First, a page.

30475

Letter to Edward Partridge, 2 May 1833

Kirtland

Located ten miles south of Lake Erie. Settled by 1811. Organized by 1818. Population in 1830 about 55 Latter-day Saints and 1,000 others; in 1838 about 2,000 Saints and 1,200 others; in 1839 about 100 Saints and 1,500 others. Mormon missionaries visited township...

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Ohio May 2d 1833
Beloved Brother Edward Partridge

27 Aug. 1793–27 May 1840. Hatter. Born at Pittsfield, Berkshire Co., Massachusetts. Son of William Partridge and Jemima Bidwell. Moved to Painesville, Geauga Co., Ohio. Married Lydia Clisbee, 22 Aug. 1819, at Painesville. Initially a Universal Restorationist...

View Full Bio
,
I commence answering your letter & sincere request to me, by begging your pardon for not having addressed you, more particularly in letters which I have written to Zion

JS revelation, dated 20 July 1831, designated Missouri as “land of promise” for gathering of Saints and place for “city of Zion,” with Independence area as “center place” of Zion. Latter-day Saint settlements elsewhere, such as in Kirtland, Ohio, became known...

More Info
, for I have always felt, as though a letter written to any one in authority in Zion, would be the property of all, & it mattered but little to whom it was directed.1

Partridge may have complained to JS that letters containing important administrative counsel had not been addressed to him. JS repeated his displeasure the following month to Missouri church leaders that “some of our letters of a public nature which we sent for the good of Zion have been kept back from the Bishop, this is conduct which we highly disapprobate.” (Letter to Church Leaders in Jackson Co., MO, 25 June 1833, underlining in original.)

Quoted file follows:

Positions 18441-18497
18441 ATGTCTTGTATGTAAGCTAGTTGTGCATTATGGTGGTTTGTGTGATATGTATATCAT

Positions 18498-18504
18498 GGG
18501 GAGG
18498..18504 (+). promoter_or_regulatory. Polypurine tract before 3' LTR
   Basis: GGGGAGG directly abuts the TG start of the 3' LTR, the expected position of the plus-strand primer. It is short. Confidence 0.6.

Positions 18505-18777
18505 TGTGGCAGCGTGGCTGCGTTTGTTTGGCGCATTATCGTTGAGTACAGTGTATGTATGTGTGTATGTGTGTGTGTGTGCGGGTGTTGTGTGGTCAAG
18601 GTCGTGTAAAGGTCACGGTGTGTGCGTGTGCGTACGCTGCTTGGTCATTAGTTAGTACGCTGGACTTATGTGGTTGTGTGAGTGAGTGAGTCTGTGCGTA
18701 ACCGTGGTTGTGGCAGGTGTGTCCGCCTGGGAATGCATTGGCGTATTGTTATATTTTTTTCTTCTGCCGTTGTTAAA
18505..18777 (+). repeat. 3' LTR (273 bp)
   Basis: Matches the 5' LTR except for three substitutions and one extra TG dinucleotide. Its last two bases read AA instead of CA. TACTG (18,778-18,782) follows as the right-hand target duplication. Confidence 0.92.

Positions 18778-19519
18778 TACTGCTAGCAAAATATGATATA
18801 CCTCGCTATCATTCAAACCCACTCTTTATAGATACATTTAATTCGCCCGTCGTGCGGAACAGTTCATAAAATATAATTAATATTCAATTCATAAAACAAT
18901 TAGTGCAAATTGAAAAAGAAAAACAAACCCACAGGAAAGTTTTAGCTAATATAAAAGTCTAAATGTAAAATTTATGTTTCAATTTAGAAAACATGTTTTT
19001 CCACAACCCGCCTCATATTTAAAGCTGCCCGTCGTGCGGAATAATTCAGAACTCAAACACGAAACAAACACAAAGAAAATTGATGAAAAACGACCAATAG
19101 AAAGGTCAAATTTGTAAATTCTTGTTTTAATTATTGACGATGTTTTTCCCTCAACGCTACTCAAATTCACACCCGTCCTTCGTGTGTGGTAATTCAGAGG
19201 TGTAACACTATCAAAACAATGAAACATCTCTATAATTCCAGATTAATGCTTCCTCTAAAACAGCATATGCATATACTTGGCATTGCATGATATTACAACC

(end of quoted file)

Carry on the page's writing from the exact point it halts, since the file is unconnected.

But I am satisfied that this is an error, for instruction that is given pointedly, and expressly to us, designating our names as individuals, seems to have double power and influence over our minds, I am thankful to the Lord for the testimony of his spirit, which he has given me, concerning your honesty, and sincerity before him,2

Several months earlier, JS expressed a similar reliance on revelation in determining a colleague’s character when he wrote to William W. Phelps, “In the love of God having the most implicit confidence in you as a man of God having obtained this confidence by a vision of heavn therefore I will procede to unfold to you some of the feelings of my heart.” Though on a number of occasions during the previous two years Edward Partridge had been corrected and chastened by revelation, his honesty and integrity were never questioned. Indeed, the February 1831 revelation calling him to be bishop likened him “unto Nathaniel of old in whome there is no guile.” (Letter to William W. Phelps, 27 Nov. 1832; Revelation, 9 May 1831 [D&C 50:39]; Revelation, 1 Aug. 1831 [D&C 58:14–15]; Revelation, 11 Sept. 1831 [D&C 64:17]; Revelation, 4 Feb. 1831 [D&C 41:11].)  


and the Lord loveth you, and also Zion